Lemon Yellow

I like the realistic mixed greens (pigments aside).

ShinHan PASS hybrid watercolour gouache - June Brilliant, Linden Green, Light Green, Greenish Yellow,
Olive Green.

These green swatches are quite close to the greens I like to include in my watercolour palettes - especially the Sap, Viridian Hue (as a mixing green) and Shadow Green.

ShinHan PASS hybrid watercolour gouache - Cobalt Green, Sap Green, Hooker's Green, Viridian Hue, Shadow Green.

The lightfast ratings of these blues is lower than I would have expected with these pigments. Cerulean Blue Hue was is the set of 6 and once again was easier to control in the dried form.

ShinHan PASS hybrid watercolour gouache - Compose Blue, Blue Grey, Peacock Blue, Cerulean Blue Hue, Cobalt Blue.

It's hard to beat Ultramarine as a warm mixing blues and the granulation is lovely in a wash. Permanent Violet was in the set of 6.

ShinHan PASS hybrid watercolour gouache - Ultramarine Blue Deep, Prussian Blue, Indigo, Permanent Violet, Helioprope.

There are some colours that I just have no interest in - flouro pigments and tints being right up there - but they are pretty and the added white pigment of course makes them more opaque.

ShinHan PASS hybrid watercolour gouache - Blue Celeste, Red Violet, Lilac, Opera, Brilliant Pink.

I like the yellow ochre - it's one of the most useful gouache colours I find. The Raw Umber is listed as PR101 which is most unusual. It comes in many forms but I've never seen it in this hue before. The Light Red is really vibrant.

ShinHan PASS hybrid watercolour gouache - Shell Pink, Pink, Yellow Ochre, Raw Umber, Light Red.

Burnt Sienna was in the set of 6 and once again was easier to control in dried form. I really like the PBr25 pigment - a rich reddish brown.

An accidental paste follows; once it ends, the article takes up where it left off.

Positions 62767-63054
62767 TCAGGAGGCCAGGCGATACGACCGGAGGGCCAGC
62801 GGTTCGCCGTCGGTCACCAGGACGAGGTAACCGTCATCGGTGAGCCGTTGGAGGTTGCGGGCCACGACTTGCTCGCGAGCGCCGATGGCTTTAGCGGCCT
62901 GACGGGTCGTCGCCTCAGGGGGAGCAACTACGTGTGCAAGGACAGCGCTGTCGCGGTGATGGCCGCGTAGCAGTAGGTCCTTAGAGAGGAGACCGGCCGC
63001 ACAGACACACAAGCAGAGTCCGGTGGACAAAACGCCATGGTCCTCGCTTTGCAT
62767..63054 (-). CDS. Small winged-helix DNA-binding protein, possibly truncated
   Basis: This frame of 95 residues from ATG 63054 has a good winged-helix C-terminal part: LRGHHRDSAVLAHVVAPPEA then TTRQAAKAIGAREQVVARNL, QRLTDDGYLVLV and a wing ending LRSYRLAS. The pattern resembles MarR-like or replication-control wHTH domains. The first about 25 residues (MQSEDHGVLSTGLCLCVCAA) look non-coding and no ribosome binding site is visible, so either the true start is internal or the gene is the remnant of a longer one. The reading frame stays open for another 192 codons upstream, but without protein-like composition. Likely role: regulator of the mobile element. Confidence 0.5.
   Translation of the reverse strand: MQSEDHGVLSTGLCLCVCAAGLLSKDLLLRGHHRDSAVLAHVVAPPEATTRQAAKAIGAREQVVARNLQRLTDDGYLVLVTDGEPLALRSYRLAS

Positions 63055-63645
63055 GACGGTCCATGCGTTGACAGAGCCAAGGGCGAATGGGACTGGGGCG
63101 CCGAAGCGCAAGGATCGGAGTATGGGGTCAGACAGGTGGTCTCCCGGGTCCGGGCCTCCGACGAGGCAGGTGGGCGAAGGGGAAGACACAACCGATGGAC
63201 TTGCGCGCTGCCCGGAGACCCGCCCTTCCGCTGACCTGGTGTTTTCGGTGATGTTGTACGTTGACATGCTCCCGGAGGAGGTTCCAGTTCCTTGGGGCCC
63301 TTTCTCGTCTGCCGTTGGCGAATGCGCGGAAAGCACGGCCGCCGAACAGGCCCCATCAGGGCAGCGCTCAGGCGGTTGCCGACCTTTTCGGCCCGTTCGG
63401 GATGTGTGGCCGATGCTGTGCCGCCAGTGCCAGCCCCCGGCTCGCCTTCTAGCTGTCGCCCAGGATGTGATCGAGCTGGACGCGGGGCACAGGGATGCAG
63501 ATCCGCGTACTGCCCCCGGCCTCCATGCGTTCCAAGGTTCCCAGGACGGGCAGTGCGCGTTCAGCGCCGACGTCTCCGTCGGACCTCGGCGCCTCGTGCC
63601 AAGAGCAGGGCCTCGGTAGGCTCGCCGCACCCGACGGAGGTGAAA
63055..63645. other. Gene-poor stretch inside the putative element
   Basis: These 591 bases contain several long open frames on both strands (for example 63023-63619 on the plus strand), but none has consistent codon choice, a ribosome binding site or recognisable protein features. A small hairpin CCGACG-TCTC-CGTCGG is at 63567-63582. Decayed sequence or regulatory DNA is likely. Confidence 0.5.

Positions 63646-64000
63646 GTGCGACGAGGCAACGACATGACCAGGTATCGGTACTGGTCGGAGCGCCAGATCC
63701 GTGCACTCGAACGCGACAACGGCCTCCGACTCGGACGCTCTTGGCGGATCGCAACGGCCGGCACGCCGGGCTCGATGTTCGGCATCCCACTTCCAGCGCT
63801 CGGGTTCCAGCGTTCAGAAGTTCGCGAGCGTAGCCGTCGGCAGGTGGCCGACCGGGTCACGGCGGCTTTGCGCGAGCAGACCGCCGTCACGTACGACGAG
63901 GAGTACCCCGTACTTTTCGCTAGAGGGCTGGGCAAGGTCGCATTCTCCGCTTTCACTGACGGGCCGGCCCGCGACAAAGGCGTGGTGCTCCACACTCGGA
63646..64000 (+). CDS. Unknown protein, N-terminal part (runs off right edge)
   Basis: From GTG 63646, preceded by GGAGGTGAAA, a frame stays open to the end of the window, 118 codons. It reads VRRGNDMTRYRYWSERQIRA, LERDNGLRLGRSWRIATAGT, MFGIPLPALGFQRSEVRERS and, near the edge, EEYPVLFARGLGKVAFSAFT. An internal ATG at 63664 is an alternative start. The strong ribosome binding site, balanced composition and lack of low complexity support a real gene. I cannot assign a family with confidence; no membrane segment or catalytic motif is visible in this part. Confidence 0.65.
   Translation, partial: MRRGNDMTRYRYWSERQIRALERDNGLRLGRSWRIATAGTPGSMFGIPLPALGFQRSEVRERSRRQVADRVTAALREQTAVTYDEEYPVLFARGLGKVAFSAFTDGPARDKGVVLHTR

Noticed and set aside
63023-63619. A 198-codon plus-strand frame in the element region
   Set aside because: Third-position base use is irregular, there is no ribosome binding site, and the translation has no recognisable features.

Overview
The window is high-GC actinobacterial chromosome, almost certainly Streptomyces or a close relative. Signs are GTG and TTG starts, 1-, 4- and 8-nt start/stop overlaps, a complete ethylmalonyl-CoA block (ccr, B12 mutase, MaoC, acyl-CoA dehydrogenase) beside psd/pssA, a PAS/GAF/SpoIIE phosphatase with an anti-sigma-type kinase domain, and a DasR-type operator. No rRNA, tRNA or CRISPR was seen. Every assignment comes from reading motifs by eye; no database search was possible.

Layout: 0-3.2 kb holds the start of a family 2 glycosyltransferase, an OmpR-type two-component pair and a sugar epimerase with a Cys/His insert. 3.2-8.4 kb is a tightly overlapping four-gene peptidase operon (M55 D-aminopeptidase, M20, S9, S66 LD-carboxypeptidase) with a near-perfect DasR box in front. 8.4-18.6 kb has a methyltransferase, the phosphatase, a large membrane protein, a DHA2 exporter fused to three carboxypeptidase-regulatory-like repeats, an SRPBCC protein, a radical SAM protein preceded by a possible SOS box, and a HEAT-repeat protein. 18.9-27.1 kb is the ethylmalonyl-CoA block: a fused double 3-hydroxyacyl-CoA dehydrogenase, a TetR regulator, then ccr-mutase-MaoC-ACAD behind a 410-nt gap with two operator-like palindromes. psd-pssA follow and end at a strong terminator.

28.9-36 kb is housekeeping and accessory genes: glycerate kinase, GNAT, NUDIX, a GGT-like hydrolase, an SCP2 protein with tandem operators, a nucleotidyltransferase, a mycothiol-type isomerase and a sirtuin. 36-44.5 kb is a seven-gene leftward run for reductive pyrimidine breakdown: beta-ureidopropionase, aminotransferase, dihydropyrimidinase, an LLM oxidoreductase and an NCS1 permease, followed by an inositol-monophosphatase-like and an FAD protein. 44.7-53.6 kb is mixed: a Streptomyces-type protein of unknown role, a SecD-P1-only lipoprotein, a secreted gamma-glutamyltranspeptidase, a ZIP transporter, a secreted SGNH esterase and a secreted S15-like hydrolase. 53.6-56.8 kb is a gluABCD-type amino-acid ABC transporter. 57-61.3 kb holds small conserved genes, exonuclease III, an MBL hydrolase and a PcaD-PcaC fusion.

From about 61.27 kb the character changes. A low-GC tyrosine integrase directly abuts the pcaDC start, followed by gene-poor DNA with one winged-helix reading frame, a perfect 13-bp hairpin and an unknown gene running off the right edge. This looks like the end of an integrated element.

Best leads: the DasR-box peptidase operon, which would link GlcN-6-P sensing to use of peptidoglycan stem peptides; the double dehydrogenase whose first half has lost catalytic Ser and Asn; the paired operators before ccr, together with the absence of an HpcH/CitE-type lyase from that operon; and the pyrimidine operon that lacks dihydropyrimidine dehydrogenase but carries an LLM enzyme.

ShinHan PASS hybrid watercolour gouache - Burnt Sienna, Red Brown, Burnt Umber, Vandyke Brown, Sepia.

Finally Black, Grey and White. These were not as completely opaque as they are listed but would cover a line if a couple of coats were used.

ShinHan PASS hybrid watercolour gouache - Black, Grey,
White
I have set up a palette of 12 colours that I think will work nicely for urban sketching (in a sketchbook) including 5 of the original 6-colour set - White, Permanent Yellow, Permanent Red (though Carmine would be more versatile), Cobalt Blue Hue (though French Ultramarine Deep would be more versatile), Cerulean Blue Hue, Sap Green, Yellow Ochre, Burnt Sienna, Light Red, Vandyke Brown and Black. With Gouache palettes I break all my rules and include black and white! I'll have a play with them and add more comments in time.

Happy painting!

3 comments:

  1. Thankyou, Jane. That was fascinating
    . Really enjoyed this systematic testing and sharing. I will check these out. Been thinking about buying in some gouache and experimenting when my new Stillman and Birn sketchbooks arrive.

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  2. Better than a box of candy! Lucious colours!

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  3. Hi Jane. Would love would love to see a small landscape and/or floral done with these if possible (And time permitting). How do these compare to Holbein gouache? Thank you.

    Cheers,

    Mark